In common with students everywhere, I use Wikipedia as a research tool, and so does my son. Occasionally, I come across areas where there is academic dissent—for example on whether Homer was an individual poet, and this is usually clearly indicated.
There are subjects on which I wouldn’t trust any open-edit web resource, because I’ve come across too many conspiracy theorists in my time. But generally I think the biggest risk of using any internet source is that it leads to plagiarism, intended or unintended.
It is so easy to cut and paste, meaning only to put together some useful notes, and then to draw on them too heavily without acknowledging the source. At the extreme it is all too easy to buy “off the peg” essays on any subject.
When I was studying public health, we were trained to test the reliability of health-related websites, because there is a great deal of subjective misinformation on the net which may appear reliable.
The great strength of the internet is that it means we can amass information very readily, but it is hard to distinguish between authoritative, scientifically tested information, and something more akin to rumour.
One topic in my son’s Higher History course is the civil rights movement in the US. Starting from the simplest of internet queries, it wasn’t long before he got into quite contentious issues, which were presented in very partial terms by organisations with vested interests.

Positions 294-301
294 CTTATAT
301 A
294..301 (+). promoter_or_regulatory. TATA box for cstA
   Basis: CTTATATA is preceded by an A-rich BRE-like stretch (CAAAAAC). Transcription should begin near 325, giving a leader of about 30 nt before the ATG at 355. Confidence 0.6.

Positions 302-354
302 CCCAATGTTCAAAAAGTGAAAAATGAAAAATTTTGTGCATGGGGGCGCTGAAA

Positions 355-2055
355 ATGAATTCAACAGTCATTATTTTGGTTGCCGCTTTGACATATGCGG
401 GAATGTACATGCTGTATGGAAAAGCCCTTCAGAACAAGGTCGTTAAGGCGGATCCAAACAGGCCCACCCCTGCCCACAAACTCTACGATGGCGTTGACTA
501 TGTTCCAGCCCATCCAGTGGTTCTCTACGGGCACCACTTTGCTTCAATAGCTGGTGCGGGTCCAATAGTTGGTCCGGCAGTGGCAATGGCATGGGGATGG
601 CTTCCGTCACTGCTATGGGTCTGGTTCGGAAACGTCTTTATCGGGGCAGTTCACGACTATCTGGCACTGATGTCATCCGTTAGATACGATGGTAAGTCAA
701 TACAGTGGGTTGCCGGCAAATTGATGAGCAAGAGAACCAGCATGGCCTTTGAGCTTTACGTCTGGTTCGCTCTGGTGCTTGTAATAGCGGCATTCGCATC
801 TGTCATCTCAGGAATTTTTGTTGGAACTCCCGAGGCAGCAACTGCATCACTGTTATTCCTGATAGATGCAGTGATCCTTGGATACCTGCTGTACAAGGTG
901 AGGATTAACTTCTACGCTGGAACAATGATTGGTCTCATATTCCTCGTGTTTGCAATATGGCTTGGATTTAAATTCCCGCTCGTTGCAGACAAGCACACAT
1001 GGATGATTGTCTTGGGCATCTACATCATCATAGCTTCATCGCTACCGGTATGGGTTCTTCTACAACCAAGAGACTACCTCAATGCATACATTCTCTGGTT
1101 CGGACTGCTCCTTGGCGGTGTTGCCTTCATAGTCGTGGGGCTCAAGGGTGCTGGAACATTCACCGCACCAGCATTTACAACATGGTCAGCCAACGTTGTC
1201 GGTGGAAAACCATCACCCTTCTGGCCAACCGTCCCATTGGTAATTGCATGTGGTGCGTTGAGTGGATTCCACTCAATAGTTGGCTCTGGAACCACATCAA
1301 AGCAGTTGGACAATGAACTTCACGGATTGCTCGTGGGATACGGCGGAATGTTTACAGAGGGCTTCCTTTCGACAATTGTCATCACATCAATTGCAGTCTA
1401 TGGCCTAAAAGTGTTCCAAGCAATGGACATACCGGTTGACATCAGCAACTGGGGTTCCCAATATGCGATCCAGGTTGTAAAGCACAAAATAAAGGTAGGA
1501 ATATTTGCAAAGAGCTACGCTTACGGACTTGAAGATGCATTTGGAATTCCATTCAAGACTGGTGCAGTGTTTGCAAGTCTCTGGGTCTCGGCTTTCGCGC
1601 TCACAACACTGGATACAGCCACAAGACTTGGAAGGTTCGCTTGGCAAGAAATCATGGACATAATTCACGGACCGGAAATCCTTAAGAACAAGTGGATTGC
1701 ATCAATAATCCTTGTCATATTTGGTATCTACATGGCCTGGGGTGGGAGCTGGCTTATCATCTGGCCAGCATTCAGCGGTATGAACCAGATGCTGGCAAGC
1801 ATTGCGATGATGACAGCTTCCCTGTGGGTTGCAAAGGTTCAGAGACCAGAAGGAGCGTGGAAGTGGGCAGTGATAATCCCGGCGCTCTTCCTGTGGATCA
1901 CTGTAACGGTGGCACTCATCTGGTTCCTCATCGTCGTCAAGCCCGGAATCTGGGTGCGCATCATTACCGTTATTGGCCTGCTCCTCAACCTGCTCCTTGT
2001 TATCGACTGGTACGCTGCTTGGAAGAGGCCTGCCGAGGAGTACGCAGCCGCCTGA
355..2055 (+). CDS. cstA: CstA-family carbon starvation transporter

It was hugely useful to him to develop the skill of challenging what was presented as “fact”, but it is a skill that has to be learnt, and which many internet users won’t have. Of course, that skill isn’t just useful for assessing the reliability of the internet. Mr Bateman, for example, earns his living by making up stories.
o Miranda Harvey is a parent of a pupil at Boroughmuir High School, Edinburgh.
POLITICIANS and their parties are among those Wikipedia entries most vulnerable to deliberate misinformation.
During his time in Downing Street, Tony Blair may have been alarmed to find himself slurred as “George Bush’s bitch-boy”.
The SNP’s entry has previously seen the party described as one “influenced by childish Jacobitism”, while Scottish Labour has been dubbed a “fascist organisation”.
AS WELL as political heavy-hitters, the realm of celebrity is a favourite for Wikipedia’s mischief-makers.
At different times, Kylie Minogue has had her genealogical history thrown into doubt after her entry claimed that she was “the more beautiful and talented older sister” of Michael Jackson.
Robbie Williams suffered an even crueller entry—it was at one point alleged on Wikipedia that he made a living from eating hamsters in pubs in and around Stoke.
WIKIPEDIA is seen by some as a blank canvas where self-publicists can promote themselves. In 2006, a call centre worker from Glasgow was exposed after concocting an elaborate alter ego through his Wikipedia page, which gave the impression he was a highly decorated war hero.
Alan Mcilwraith, renaming himself Captain Sir Alan, claimed to have been an officer in the Parachute Regiment, who finished top of his class at Sandhurst before going on to become a terrorism expert.
After two years of conducting this charade, someone who knew Mcilwraith revealed the sham.
[Editors Note: American Renaissance’s August 2008 cover article on Wikipedia can be read here.]